Visitor boost for Hyde Abbey Alfred the Great site
A ruined Hampshire abbey which was the burial place of Alfred the Great has been awarded lottery funding to develop visitor facilities on the site.
Hyde Abbey in Winchester was featured in a 2014 BBC documentary about the search for Alfred's remains.
The Hyde900 charity said the subsequent rise in visitor numbers meant more information for visitors was needed.
The £33,600 lottery grant will go towards staging events and developing augmented reality visitor guides.
King Alfred was England's first king - he unified the country against the Vikings and revolutionised the country's legal system and military structure.
Following his death in 899AD he was buried in the old minster of his capital of Winchester. His remains were moved in 904 to a new church to be alongside his wife and children, before being moved again to Hyde Abbey in 1110.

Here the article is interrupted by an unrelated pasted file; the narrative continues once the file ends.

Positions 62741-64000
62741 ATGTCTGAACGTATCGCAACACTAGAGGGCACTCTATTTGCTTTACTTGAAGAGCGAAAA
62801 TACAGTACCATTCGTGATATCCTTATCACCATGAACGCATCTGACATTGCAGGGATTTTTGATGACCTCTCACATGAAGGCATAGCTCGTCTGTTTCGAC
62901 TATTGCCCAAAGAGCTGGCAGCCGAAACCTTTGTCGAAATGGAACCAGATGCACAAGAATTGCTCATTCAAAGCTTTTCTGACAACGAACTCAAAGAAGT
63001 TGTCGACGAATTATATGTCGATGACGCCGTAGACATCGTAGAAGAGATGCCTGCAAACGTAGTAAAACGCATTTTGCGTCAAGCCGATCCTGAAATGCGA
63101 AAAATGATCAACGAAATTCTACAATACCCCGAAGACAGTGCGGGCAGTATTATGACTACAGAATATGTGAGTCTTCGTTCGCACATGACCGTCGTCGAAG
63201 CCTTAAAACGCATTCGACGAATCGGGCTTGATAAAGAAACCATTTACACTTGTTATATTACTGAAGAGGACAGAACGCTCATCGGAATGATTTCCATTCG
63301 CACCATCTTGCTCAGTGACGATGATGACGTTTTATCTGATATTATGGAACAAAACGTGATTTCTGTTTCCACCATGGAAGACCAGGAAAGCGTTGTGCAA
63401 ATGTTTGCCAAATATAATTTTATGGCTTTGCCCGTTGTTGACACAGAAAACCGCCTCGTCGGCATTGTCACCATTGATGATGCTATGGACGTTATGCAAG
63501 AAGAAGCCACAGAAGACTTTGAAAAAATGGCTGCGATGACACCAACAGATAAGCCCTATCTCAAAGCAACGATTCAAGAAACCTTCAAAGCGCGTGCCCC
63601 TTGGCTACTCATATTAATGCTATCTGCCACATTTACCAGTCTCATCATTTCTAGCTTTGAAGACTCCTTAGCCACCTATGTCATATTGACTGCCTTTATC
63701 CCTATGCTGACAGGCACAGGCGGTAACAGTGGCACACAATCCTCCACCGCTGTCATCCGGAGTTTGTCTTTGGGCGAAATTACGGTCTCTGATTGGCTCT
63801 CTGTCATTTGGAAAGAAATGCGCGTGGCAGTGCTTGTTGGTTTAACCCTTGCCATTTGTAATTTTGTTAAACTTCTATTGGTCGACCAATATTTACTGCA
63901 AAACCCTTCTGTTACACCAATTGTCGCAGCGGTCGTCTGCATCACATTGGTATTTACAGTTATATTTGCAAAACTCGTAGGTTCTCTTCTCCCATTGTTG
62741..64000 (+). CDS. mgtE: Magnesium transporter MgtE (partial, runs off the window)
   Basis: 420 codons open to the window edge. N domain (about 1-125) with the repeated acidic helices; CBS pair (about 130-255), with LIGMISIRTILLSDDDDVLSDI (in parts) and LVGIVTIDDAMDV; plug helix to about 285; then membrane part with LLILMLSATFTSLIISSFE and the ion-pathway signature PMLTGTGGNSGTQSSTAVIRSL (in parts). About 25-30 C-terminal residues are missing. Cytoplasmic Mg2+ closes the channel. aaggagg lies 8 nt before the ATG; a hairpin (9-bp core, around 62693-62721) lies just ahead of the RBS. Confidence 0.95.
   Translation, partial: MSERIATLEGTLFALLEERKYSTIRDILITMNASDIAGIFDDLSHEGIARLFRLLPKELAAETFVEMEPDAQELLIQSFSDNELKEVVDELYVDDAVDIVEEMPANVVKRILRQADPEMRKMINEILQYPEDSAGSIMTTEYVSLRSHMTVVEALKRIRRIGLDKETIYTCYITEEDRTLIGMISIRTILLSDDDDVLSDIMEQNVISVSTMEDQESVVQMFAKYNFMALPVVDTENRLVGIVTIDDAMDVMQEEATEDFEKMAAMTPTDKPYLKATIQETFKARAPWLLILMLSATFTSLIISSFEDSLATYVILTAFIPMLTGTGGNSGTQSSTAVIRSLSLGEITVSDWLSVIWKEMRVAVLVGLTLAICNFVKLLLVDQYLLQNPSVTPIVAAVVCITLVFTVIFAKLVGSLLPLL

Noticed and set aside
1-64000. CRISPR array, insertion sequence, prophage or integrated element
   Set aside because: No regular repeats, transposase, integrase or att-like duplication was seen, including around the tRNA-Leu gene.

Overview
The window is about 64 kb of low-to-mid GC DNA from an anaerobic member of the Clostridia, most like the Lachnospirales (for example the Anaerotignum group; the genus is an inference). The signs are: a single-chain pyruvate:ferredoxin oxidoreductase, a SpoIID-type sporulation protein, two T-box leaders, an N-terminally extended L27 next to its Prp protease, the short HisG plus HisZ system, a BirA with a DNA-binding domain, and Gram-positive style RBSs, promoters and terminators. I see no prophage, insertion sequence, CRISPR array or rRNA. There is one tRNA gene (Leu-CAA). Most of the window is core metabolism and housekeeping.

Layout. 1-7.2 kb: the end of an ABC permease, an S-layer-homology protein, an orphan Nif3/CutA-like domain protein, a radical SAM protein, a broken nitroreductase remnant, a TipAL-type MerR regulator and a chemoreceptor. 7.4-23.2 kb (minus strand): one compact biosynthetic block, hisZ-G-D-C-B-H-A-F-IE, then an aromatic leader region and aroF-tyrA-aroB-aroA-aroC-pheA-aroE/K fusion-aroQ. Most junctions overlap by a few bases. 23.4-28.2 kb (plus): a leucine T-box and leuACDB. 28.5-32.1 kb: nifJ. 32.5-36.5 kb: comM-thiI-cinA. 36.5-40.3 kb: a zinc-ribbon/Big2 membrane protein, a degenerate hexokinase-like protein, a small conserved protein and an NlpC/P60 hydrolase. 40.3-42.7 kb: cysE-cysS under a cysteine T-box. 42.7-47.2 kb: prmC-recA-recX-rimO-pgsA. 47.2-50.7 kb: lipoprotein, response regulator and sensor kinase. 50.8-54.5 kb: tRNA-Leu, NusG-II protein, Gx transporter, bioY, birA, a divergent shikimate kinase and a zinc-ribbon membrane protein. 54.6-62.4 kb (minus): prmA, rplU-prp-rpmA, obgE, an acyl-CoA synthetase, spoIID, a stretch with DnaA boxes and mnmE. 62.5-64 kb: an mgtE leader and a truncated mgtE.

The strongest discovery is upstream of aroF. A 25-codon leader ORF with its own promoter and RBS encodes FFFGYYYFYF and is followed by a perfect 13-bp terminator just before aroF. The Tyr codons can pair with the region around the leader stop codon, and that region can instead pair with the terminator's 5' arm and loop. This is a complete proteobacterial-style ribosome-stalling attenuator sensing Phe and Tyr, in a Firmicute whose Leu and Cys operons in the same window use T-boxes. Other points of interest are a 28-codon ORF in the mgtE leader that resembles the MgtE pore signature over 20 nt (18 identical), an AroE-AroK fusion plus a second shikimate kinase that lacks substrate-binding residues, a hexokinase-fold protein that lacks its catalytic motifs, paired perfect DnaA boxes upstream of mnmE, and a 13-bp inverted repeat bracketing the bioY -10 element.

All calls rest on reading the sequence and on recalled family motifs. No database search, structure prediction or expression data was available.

Hyde Abbey was the dissolved on the orders of Henry VIII and demolished in the late 1530s.
It was featured in a BBC documentary The Search for Alfred the Great.
Steve Marper, chairman of Hyde900, said: "The increase in visitor numbers persuaded us that there needed to be more extensive explanatory material about both the abbey and the story of Alfred the Great whose remains were interred there in 1110."
Students at the University of Winchester will help create the digital resources including a new website and develop augmented reality guided tours of the Abbey with Abbot Aston, the Abbey's most distinguished medieval figure.